A Chamber of Commerce . . . Now at the Perfume Counter?
Is your chamber looking for ways to increase its marketing budget? Then wait till you get a whiff of what the Beverly Hills (CA) Chamber of Commerce did! This week, the Chamber, in concert with the city of Beverly Hills and marketing firm Bradford Licensing, unveiled three city-licensed perfumes that will be sold in department stores starting in January. The goal of the $120-a-bottle scents named "Iconic," "Must Have" and "Rodeo," will be to, according to Dan Walsh, executive director of the Beverly Hills Chamber of Commerce, "promote Beverly Hills as the 'epitome of luxury and high-style living.'" The estimated $100,000 a year in royalties raised by the licensing partnership will be split by the three parties. The City and the Chamber plan to use the money to fund their respective marketing departments. Get a better sniff of this unusual but creative revenue generator by clicking any of the following news stories:
DeMint on Earmarks
There should be no mistaking America’s current appetite for federal spending and debt. Polls suggest that we’ve had more than our fill, and candidates are crafting their message to match our mood. But what about spending on projects close to home that we desperately need?
That is the debate South Carolinians are having with their junior Senator Jim DeMint. DeMint has refused to support an appropriations request made by fellow South Carolina Republican Lindsay Graham for $400,000 to fund an Army Corps of Engineers feasibility study on deepening the port of Charleston. Deepening the port is necessary to accommodate massive cargo ships from Asia that will reach the East coast after the expansion of the Panama Canal is complete in 2014. The State Ports Authority and the Charleston Metro Chamber are among the proponents of the project.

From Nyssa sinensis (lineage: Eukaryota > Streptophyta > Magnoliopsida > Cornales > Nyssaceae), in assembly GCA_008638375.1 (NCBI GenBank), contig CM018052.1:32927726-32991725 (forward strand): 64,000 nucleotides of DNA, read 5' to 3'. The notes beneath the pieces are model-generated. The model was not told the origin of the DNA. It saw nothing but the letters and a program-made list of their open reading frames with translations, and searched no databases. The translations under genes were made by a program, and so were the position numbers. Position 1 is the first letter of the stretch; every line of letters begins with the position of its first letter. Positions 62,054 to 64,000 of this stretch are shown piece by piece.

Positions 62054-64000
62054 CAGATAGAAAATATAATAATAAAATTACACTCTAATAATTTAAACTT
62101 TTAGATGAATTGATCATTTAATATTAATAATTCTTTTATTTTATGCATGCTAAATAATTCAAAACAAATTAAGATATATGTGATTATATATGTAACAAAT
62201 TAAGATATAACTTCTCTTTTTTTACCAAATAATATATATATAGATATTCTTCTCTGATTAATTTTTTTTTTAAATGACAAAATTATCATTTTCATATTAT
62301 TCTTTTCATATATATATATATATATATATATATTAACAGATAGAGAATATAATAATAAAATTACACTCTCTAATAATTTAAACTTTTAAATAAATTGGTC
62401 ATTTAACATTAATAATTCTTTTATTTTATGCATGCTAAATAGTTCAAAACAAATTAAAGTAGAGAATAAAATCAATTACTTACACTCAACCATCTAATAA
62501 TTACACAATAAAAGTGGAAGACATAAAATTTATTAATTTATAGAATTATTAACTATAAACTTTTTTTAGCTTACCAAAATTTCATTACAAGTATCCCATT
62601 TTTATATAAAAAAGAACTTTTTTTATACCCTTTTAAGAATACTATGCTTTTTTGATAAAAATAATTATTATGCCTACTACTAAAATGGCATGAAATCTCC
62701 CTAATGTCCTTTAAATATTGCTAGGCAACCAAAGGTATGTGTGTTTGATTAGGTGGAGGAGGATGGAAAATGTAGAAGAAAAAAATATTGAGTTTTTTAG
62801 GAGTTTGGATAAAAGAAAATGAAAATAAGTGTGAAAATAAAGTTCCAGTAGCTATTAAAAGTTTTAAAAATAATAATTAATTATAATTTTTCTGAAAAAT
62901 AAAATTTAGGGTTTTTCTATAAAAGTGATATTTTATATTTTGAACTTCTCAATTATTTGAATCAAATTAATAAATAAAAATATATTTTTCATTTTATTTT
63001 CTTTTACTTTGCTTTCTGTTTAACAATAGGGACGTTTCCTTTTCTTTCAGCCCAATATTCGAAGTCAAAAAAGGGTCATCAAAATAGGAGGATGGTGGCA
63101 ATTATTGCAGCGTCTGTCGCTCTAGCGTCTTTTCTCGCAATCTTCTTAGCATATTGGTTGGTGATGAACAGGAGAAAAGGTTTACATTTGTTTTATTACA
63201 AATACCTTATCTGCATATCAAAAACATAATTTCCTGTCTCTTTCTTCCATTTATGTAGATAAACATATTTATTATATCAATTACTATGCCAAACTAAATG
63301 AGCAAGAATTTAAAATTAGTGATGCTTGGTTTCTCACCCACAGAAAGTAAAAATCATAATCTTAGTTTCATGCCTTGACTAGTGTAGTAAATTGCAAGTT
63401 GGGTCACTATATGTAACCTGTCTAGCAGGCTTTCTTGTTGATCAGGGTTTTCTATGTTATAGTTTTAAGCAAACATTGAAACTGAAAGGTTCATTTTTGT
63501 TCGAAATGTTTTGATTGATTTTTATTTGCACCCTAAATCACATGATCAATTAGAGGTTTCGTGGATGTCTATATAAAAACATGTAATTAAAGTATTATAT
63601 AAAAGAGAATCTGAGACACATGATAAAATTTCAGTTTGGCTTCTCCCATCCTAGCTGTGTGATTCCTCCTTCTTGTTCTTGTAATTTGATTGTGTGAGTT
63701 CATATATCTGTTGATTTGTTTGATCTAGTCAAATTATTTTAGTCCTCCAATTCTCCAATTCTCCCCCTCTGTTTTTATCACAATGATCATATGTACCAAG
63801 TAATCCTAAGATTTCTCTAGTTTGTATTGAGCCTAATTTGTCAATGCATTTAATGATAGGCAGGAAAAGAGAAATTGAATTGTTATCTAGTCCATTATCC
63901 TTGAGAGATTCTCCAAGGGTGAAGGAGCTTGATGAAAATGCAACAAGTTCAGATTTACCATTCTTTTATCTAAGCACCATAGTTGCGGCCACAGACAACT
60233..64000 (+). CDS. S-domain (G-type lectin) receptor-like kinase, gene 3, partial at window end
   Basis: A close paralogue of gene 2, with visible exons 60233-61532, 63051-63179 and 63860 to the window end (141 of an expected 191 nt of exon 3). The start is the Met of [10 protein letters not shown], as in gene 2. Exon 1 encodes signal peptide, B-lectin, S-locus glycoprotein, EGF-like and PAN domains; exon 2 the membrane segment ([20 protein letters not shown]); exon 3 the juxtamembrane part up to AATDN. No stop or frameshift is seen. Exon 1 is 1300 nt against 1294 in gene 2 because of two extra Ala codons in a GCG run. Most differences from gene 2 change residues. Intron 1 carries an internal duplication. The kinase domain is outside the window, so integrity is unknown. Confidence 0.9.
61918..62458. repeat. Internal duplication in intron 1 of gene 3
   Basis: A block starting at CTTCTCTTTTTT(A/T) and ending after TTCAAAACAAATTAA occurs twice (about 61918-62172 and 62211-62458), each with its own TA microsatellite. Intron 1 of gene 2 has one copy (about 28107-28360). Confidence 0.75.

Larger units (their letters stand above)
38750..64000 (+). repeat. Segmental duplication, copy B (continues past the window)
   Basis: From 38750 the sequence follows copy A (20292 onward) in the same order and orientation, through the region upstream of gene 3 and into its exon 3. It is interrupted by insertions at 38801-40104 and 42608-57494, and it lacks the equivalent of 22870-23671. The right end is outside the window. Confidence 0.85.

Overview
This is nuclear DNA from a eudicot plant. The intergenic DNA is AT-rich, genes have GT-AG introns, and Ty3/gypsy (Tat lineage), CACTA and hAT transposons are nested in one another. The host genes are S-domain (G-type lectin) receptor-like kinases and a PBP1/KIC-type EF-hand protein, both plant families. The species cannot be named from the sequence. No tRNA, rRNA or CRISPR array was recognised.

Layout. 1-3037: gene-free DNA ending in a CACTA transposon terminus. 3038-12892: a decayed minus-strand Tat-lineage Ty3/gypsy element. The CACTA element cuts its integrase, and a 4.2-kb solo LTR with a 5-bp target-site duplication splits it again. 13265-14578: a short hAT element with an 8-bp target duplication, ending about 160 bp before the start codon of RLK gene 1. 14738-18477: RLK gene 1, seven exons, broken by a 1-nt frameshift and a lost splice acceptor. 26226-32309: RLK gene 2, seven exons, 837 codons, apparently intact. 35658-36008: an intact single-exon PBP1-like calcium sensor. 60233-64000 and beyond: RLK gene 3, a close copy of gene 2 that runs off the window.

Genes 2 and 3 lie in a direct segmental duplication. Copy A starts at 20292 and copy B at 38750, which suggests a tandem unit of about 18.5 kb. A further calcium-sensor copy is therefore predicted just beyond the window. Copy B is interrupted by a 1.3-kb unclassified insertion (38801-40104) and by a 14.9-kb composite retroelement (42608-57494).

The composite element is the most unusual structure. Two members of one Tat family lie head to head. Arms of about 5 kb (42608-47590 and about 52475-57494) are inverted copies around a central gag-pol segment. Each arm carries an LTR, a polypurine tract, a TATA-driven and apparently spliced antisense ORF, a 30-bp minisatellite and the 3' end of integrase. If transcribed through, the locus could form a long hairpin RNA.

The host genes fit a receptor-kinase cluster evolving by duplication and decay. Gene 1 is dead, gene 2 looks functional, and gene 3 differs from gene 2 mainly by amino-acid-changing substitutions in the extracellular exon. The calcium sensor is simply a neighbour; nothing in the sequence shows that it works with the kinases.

Senate appropriations subcommittee chairman Byron L. Dorgan (D-ND) has thusfar denied funding request saying, “It is our general policy that if there is not unity among senators from a state about funding requests, we would not proceed to fund it.” DeMint has accused the subcommittee of playing politics with the request, but stands firm on his pledge to oppose all earmarks.
What do you think? Should earmark spending be opposed at all costs or are they merely the reality of governing? Add your comments.
A Capital Idea in Des Moines
Something is going on in Des Moines, Iowa which promises to make the capital city even more cohesive and vibrant. The Greater Des Moines Partnership is working with a host of civic and business leaders to craft a shared vision of their region. For more on what they’re planning, click here:
Candidates Rail Against Rail
Last week New Jersey Governor Chris Christie made national headlines by halting work on a commuter rail tunnel that would increase capacity between New Jersey and downtown Manhattan. His rationale - state transportation officials project that the $8.7 billion project will run over costs by at least $2.5 billion, leaving New Jersey taxpayers on the hook. $600 million has already been spent on the nation’s largest public transit project and the Federal Government and Port Authority of New York and New Jersey have each committed $3 billion to the project. Click for more.
But Christie is not the only Republican politician railing against rail.
Wisconsin gubernatorial candidate Scott Walker has launched www.notrain.com to detail his opposition to a high speed rail line connecting Madison and Milwaukee. The proposed line is funded by $810 million in stimulus dollars. Ohio’s John Kasich is opposed to a $400 million stimulus project to link Cleveland, Columbus and Cincinnati by rail. Florida gubernatorial candidate Rick Scott has raised questions about the $1.25 billion stimulus funded rail project to connect Orlando and Tampa.
In all cases, construction cost overruns and the ongoing cost of operation are major concerns. There is also a sense that these rail projects are diverting badly needed funds from crumbling highway infrastructure. Click for more.
What do you think about rail expansion plans? Are they important projects that will reduce road congestion and spur investment? Or are they costly boondoggles that will be underused? Share your thoughts by leaving a comment…
Kotkin on Smaller Metro Growth
In an article for Forbes last week, noted author and thinker on urban development, geography and demographics Joel Kotkin explains why he believes America’s smaller metropolitan regions will grow more over the coming decades than our largest cities. Examples of regions poised for growth are Raleigh/Durham, San Antonio, Salt Lake City and Calgary.
According to Kotkin, the key factors that drive growth are affordable housing, ease of doing business and short commute times. This is food for thought as your chamber sets its regional development priorities. While I don’t dismiss anything Kotkin says, I happen to believe that universities, walkable downtowns, and cultural amenities also play a big role in a region’s long term growth and prosperity.